Purchasers of newly constructed homes are often surprised to receive after closing omitted or supplementary property tax bills. They are issued because between annual assessments of property values, properties continue to change. For example, new homes are constructed, owners renovate, additions are built and the uses of properties change. The change in the current value assessment or classification of properties enables the City to levy additional property taxes. These tax bills often amount to thousands of dollars that the purchaser often did not include in their budget for closing costs and may be issued as long as three years after purchase. Those purchasing a property within three years of the completion of a newly constructed home from an earlier purchaser of the property may also face reassessment property taxes.
Thus, when buying a newly constructed home, it is wise to begin setting aside some money as soon as possible in anticipation of the City’s reassessment. To resolve assessment concerns, you may also wish to take these steps:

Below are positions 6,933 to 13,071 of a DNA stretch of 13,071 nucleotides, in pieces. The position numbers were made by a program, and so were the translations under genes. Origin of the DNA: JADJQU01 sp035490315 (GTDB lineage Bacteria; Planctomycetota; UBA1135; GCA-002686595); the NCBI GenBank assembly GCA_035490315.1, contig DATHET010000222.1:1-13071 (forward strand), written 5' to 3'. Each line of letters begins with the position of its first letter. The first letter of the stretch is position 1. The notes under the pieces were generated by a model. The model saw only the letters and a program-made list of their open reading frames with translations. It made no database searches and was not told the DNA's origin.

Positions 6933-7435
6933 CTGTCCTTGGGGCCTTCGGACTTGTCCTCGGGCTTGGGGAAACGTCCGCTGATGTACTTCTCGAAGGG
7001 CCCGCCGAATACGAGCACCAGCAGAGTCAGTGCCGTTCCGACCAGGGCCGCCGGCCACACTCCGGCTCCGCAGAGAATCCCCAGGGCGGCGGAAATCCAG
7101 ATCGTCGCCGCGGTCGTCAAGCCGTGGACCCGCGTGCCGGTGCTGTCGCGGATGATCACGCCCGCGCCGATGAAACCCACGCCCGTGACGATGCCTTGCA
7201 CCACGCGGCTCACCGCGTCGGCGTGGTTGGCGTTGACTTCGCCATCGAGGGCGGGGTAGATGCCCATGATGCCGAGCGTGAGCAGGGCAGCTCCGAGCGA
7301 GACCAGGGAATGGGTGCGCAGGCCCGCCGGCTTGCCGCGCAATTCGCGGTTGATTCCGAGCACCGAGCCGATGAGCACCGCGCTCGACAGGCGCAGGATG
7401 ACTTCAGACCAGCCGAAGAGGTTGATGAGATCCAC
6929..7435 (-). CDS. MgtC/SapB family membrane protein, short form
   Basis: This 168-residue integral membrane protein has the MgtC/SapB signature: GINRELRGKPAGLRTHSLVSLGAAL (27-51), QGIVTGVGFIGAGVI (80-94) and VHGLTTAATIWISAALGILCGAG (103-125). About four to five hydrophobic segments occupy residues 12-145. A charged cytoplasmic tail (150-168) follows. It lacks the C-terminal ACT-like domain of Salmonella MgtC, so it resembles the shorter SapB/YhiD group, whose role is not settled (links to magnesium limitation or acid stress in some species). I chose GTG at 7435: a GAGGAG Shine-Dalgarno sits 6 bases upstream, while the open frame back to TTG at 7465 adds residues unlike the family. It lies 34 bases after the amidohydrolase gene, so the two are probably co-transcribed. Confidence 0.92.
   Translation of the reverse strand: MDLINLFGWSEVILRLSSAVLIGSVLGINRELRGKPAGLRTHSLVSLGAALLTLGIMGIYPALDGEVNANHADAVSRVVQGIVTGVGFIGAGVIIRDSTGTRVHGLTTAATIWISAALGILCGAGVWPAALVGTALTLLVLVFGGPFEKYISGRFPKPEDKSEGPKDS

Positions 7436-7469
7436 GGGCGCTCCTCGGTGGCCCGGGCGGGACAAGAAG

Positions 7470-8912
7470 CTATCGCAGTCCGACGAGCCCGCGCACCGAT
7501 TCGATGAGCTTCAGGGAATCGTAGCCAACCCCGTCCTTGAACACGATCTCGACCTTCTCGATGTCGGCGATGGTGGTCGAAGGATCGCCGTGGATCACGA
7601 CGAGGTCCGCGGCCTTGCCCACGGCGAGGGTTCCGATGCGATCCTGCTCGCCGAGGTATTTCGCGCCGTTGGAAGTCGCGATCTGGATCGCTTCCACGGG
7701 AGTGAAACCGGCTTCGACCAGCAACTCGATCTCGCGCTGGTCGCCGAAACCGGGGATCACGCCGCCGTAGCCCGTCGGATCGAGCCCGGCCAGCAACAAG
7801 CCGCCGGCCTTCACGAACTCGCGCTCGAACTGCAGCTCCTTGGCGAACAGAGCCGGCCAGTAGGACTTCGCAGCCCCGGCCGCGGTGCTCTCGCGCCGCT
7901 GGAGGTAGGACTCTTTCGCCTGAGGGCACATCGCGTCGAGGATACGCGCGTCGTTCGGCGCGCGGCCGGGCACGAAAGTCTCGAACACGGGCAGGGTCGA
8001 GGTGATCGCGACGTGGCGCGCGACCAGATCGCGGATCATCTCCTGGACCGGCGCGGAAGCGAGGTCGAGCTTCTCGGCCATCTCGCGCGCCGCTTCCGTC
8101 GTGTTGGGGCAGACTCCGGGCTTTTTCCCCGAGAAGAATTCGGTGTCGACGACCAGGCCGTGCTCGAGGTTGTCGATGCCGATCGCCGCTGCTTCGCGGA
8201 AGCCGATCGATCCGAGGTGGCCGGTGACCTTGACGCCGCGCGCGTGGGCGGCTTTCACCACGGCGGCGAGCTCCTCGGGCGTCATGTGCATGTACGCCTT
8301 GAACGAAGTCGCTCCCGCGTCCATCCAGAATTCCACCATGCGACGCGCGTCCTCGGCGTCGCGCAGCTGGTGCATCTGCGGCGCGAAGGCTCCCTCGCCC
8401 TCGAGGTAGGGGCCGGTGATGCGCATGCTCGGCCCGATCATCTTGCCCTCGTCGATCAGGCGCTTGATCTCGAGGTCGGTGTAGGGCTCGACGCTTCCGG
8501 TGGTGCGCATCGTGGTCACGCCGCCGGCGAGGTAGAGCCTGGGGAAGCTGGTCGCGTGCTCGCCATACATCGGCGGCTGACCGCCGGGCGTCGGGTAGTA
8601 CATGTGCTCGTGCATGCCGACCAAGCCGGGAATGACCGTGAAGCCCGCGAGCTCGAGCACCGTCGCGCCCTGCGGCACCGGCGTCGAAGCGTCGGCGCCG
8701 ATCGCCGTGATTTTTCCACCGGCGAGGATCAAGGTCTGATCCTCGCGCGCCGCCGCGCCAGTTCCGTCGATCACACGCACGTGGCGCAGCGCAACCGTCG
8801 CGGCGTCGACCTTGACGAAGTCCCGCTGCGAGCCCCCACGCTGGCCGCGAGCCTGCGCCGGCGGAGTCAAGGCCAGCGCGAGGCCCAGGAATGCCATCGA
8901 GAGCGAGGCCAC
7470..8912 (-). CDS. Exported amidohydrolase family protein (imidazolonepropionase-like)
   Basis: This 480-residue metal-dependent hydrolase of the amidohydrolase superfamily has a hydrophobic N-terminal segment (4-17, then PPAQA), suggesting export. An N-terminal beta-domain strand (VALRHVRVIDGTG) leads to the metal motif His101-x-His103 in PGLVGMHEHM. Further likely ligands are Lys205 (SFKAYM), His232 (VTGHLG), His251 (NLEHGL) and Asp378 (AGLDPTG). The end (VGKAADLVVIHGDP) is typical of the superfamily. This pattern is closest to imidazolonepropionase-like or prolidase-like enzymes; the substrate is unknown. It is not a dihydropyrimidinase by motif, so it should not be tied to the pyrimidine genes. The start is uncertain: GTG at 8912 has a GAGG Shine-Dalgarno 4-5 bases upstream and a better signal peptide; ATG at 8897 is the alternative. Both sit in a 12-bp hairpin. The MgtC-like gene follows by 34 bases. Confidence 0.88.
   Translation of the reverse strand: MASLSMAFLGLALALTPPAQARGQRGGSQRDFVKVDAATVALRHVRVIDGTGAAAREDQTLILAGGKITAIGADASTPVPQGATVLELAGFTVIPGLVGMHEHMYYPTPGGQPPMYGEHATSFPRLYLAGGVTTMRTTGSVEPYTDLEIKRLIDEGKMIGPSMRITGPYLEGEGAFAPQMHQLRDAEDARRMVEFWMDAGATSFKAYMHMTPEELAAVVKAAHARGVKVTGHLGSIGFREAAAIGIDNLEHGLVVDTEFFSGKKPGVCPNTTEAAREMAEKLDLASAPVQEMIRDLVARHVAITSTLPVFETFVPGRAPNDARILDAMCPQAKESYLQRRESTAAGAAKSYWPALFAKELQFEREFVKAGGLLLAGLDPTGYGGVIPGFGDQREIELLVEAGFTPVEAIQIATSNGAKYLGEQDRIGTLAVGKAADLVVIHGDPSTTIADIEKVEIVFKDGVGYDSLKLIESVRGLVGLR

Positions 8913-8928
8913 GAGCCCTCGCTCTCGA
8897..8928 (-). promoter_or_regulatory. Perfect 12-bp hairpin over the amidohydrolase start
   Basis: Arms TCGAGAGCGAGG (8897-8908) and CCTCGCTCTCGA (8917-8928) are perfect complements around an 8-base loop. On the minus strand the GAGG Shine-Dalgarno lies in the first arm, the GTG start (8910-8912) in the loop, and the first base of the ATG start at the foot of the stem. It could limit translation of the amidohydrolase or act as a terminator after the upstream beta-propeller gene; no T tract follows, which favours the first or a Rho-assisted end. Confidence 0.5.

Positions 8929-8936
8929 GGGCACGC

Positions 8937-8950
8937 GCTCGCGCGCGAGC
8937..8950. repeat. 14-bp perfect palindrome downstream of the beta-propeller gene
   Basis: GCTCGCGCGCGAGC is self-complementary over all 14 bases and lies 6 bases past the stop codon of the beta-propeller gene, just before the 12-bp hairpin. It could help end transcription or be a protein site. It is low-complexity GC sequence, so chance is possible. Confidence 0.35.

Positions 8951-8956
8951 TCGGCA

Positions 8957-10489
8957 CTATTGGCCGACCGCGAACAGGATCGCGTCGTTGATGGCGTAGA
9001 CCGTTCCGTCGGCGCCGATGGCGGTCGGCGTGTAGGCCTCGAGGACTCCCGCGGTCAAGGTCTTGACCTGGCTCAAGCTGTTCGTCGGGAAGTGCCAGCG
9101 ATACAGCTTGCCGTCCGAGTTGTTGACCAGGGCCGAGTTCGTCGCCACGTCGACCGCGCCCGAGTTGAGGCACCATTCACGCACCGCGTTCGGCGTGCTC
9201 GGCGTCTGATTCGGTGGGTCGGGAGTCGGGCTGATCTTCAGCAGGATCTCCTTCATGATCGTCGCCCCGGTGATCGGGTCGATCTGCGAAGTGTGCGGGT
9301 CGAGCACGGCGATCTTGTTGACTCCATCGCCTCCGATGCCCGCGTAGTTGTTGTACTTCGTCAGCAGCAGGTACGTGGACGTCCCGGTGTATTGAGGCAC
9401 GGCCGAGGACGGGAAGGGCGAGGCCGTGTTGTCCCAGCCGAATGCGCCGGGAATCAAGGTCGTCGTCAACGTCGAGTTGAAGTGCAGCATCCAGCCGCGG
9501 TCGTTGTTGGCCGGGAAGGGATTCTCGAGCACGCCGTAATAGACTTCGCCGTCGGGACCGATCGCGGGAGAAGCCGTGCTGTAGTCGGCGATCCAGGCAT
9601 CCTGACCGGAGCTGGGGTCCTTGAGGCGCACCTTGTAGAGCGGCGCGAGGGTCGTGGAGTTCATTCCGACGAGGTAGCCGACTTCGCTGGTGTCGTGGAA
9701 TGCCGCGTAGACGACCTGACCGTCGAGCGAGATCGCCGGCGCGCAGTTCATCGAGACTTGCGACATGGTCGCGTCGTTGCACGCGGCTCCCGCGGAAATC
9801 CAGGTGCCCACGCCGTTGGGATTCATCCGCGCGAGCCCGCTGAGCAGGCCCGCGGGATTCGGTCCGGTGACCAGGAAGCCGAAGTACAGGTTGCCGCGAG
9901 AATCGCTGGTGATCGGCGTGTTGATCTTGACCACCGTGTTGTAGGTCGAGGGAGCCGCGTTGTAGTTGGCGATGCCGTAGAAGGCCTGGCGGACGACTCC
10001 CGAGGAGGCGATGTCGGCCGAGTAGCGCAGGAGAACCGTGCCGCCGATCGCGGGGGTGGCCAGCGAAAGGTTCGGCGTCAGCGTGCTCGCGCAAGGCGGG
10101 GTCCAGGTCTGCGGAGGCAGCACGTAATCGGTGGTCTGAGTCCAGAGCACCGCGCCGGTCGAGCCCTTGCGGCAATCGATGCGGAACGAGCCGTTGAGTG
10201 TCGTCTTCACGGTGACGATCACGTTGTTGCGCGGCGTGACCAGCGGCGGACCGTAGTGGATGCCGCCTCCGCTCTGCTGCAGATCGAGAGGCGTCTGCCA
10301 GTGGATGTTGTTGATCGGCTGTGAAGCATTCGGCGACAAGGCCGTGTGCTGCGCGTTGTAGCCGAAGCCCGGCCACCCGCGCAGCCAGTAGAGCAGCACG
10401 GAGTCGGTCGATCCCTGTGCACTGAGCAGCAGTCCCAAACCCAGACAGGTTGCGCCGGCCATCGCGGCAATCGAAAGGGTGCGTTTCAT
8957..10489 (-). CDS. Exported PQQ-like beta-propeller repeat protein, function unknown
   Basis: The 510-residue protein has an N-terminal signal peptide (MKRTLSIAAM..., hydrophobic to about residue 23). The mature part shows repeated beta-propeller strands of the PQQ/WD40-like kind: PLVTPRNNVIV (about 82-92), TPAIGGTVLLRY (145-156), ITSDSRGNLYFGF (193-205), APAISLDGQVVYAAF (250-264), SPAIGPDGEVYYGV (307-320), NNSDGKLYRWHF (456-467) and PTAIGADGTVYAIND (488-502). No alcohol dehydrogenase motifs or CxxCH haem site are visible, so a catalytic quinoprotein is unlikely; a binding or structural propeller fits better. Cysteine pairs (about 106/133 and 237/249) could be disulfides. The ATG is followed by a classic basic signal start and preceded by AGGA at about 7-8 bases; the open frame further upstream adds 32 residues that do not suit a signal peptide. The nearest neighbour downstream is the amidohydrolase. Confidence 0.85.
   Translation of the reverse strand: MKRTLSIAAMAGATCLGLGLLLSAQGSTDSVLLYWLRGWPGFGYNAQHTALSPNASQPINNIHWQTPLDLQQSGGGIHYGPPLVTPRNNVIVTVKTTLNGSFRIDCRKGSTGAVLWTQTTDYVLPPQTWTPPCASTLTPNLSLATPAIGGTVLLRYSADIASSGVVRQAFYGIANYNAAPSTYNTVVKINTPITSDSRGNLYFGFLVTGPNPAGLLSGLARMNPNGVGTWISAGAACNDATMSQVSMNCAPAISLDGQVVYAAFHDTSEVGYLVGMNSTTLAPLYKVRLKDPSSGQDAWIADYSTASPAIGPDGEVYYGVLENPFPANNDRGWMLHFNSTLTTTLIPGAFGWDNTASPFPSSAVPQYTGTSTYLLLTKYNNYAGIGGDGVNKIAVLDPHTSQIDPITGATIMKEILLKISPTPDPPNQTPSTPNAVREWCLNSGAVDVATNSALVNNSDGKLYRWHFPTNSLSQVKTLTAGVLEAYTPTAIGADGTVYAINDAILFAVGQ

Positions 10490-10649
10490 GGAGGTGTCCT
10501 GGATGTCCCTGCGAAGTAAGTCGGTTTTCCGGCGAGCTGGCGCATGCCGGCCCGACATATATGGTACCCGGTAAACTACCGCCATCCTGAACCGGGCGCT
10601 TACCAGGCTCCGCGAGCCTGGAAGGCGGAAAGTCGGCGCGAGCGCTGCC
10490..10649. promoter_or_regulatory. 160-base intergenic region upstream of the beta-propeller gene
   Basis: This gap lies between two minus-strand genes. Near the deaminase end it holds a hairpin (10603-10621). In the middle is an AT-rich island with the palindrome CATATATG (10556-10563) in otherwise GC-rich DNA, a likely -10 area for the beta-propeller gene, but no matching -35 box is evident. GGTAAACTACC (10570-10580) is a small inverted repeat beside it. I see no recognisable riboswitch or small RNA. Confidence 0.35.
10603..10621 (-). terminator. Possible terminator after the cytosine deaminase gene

- Contact Municipal Property Assessment Corporation (“MPAC”) to verify details about your property, ask questions about your property’s current value assessment or request information about other similar properties.
- If you believe that important information may not have been considered when the current value assessment for your property was determined, you may wish to have MPAC review it through the Request for Reconsideration process.
- You may also file an appeal with the Assessment Review Board, an independent, adjudicative tribunal of the Province of Ontario reporting through the Ministry of the Attorney General, if you believe your property was incorrectly assessed or classified.
Download the PDF: Concepts Newsletter – Fall 2009